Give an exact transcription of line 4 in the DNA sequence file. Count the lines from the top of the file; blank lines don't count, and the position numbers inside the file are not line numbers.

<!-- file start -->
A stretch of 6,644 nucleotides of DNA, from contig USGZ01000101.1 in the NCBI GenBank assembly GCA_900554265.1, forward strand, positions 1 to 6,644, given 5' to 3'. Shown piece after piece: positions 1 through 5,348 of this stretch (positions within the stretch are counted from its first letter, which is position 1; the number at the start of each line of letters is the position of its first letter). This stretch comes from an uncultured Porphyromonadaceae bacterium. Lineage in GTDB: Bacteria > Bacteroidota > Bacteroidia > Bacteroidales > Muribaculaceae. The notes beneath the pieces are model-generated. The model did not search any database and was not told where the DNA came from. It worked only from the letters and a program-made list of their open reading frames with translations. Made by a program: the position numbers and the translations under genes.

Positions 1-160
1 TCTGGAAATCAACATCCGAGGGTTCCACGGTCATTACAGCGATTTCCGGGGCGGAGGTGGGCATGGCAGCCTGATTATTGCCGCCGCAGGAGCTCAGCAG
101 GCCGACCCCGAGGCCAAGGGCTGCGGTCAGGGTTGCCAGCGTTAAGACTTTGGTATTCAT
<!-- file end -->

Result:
101 GCCGACCCCGAGGCCAAGGGCTGCGGTCAGGGTTGCCAGCGTTAAGACTTTGGTATTCAT